Protocol for Plant Genomic DNA Isolation
Authors: Sushma Tiwari* and R. S. Tomar1,
Department of Plant Breeding and Genetics, College of Agriculture, RVSKVV, Gwalior, M.P.
1National Research Centre on Plant Biotechnology, Pusa Campus, New Delhi
*Corresponding author:

The main objective of various DNA isolation methods is development of relatively quick, inexpensive and consistent protocol to extract high quality DNA with better yield. Generally leaf samples contain large quantities of polyphenols, tannins and polysaccharides. The basic principle of DNA isolation is disruption of the cell wall, cell membrane and nuclear membrane to release the highly intact DNA into solution followed by precipitation of DNA and removal of the contaminating biomolecules such as the proteins, polysaccharides, lipids, phenols and other secondary metabolites by enzymatic or chemical methods.

Material and Methods

Plant Material:

Leaf tissue for DNA isolation from either 7-10 day glasshouse grown seedlings or 3-4 week old plants from field.

Wheat seedlings genomic DNA isolation

DNA isolation using modified CTAB method (Murray & Thompson, 1980) for wheat is given below

  • Pulverized about 2 gm of fresh young leaves in pre-chilled mortar and pestle using liquid Nitrogen.
  • Transfer the powdered samples to a 50 ml polypropylene centrifuge tubes containing 10 ml of pre-warmed (650C) CTAB extraction buffer (2% w/v CTAB, 1.4M NaCl, 20mM EDTA, 100mM Tris-Cl, pH8.0) and 0.2% of β-mercaptoethanol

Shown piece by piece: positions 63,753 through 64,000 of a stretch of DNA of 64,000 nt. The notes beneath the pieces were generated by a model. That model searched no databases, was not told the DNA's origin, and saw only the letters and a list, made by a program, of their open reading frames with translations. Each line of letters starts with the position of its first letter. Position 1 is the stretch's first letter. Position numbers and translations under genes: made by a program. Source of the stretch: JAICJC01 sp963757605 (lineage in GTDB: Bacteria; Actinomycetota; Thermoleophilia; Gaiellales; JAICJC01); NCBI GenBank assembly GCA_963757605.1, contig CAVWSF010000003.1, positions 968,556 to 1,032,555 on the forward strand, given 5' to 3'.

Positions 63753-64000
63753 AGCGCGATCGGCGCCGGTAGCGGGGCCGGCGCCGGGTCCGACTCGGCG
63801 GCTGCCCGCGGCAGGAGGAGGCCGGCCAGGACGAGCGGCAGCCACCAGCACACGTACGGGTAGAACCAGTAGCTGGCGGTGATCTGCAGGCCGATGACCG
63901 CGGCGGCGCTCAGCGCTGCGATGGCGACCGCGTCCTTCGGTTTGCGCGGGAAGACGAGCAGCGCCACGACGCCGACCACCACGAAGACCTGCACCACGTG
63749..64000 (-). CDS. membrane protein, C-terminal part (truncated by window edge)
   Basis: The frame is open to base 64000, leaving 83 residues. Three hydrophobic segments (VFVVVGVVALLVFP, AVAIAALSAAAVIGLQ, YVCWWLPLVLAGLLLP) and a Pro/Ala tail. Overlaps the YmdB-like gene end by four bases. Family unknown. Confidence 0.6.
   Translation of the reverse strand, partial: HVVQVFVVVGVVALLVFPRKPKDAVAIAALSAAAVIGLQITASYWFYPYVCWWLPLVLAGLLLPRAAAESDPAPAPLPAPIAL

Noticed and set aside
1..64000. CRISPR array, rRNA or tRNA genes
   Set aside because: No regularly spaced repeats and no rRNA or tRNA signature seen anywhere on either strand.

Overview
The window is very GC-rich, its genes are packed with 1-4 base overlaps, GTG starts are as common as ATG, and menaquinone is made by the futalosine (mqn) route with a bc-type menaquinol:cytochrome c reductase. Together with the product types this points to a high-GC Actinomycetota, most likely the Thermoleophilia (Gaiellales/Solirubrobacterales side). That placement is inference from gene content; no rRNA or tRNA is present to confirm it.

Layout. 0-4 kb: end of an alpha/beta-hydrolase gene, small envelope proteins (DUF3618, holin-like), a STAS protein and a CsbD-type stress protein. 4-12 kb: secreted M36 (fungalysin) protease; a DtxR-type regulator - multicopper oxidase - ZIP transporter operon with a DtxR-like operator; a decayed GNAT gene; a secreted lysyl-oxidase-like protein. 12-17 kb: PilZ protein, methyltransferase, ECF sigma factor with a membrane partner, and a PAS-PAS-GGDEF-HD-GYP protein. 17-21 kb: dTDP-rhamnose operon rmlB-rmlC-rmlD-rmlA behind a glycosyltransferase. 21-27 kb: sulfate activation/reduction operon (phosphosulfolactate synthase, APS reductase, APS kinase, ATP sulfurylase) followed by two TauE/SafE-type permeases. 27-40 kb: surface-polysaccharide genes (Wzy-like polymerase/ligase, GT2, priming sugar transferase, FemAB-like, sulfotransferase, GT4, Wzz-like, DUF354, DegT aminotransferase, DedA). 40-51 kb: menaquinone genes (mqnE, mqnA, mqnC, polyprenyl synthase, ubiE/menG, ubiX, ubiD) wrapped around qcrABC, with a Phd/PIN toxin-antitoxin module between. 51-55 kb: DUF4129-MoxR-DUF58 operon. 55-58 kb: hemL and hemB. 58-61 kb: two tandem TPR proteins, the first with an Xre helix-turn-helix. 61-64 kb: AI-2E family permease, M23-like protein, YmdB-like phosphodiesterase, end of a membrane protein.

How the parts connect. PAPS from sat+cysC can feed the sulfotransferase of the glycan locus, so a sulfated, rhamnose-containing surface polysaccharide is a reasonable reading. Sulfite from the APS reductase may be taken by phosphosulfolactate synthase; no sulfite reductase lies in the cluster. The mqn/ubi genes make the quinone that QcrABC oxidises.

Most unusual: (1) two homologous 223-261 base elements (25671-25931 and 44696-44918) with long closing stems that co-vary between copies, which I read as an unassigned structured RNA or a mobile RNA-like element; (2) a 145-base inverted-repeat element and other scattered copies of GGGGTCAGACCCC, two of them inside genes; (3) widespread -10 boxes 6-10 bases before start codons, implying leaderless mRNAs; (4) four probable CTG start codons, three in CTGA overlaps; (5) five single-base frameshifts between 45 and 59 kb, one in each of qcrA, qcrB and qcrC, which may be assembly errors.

• Incubated samples at 650C for 1 h with occasional mixing by gentle swirling. Allow tubes to cool to room temperature.
  • Emulsify the mixture of tubes with an equal volume (10 ml) of chloroform-isoamyl alcohol (24:1) for 5 min by gentle inversion and centrifuged at 15,000 rpm (Sorval RC5) for 10 min at room temperature.
  • Remove the separated aqueous phase with a wide-bore pipette to a clean oak ridge tube and to it add 2/3rd volume of chilled isopropanol and mixed by quick gentle inversion for five to six times and incubated at -200C for 30 mins for coagulation of DNA.
  • Spool the DNA using a bent Pasteur pipette and transferred into micro centrifuge tube and centrifuged at 10000 rpm for 5 min at room temperature
  • Discard the supernatant
  • Wash the DNA pellet with 70% ethanol by brief centrifugation, air dried and dissolve in TE (100 mM Tris and 50 mM EDTA, pH 8.0) buffer according to DNA pellet size and store at 40C for complete dissolution.
Purification of DNA

Major contaminants of crude DNA preparation are RNA, protein and polysaccharides. Inclusion of CTAB in DNA extraction buffer helps in elimination of polysaccharides to a large extent. The RNA is removed by treating the sample with DNase free RNase (10 mg/ml) denatured at 70 0C. Proteins including RNase can be removed by treatment with Phenol: Chloroform: Isoamylalcohol (25:24:1).


Spectrophotometric: For pure solutions of DNA, the simplest method of quantification is reading the absorbance at 260 nm where an OD of 1 in a 1 cm path length = 50 μg/ml for dsDNA, 40 μg/ml for ssRNA and 33 μg/ml for oligonucleotides and ssDNA in NanoDrop 2000 spectrophotometer (Fig. 2a & 2b). An absorbance ratio of 260 nm and 280 nm gives an estimate of the purity of the solution. Pure DNA and RNA solutions have OD 260/OD 280 values of 1.8 and 2.0, respectively (Table 2). This method is not useful for small quantities of DNA or RNA (<1 μ g/ml).DNA and RNA absorb maximally at 260 nm, proteins absorb at 280 nm and background scatter absorbs at 320 nm.

1. Murray MG and Thampson WF (1980) Rapid isolation of high molecular weight plant DNA. Nul Acids Res 8:4321-4325.
2. Singh BD and Singh AK (2016) Marker-Assisted Plant Breeding: Principles and Practices. (2015) DOI 10.1007/978-81-322-2316-0

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